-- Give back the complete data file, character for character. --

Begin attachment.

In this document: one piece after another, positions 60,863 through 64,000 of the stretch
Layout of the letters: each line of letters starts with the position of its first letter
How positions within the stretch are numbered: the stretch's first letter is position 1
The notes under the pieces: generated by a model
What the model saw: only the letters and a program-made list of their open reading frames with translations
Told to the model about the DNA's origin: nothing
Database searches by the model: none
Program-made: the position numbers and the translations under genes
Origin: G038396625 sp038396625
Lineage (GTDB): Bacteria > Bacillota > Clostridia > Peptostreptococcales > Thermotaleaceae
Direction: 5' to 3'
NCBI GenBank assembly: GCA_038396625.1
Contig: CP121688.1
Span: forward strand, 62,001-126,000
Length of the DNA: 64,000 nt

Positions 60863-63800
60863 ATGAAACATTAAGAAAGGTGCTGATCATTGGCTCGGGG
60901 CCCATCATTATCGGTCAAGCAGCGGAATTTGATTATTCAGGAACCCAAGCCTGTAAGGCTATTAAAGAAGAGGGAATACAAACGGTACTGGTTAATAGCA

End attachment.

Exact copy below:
In this document: one piece after another, positions 60,863 through 64,000 of the stretch
Layout of the letters: each line of letters starts with the position of its first letter
How positions within the stretch are numbered: the stretch's first letter is position 1
The notes under the pieces: generated by a model
What the model saw: only the letters and a program-made list of their open reading frames with translations
Told to the model about the DNA's origin: nothing
Database searches by the model: none
Program-made: the position numbers and the translations under genes
Origin: G038396625 sp038396625
Lineage (GTDB): Bacteria > Bacillota > Clostridia > Peptostreptococcales > Thermotaleaceae
Direction: 5' to 3'
NCBI GenBank assembly: GCA_038396625.1
Contig: CP121688.1
Span: forward strand, 62,001-126,000
Length of the DNA: 64,000 nt

Positions 60863-63800
60863 ATGAAACATTAAGAAAGGTGCTGATCATTGGCTCGGGG
60901 CCCATCATTATCGGTCAAGCAGCGGAATTTGATTATTCAGGAACCCAAGCCTGTAAGGCTATTAAAGAAGAGGGAATACAAACGGTACTGGTTAATAGCA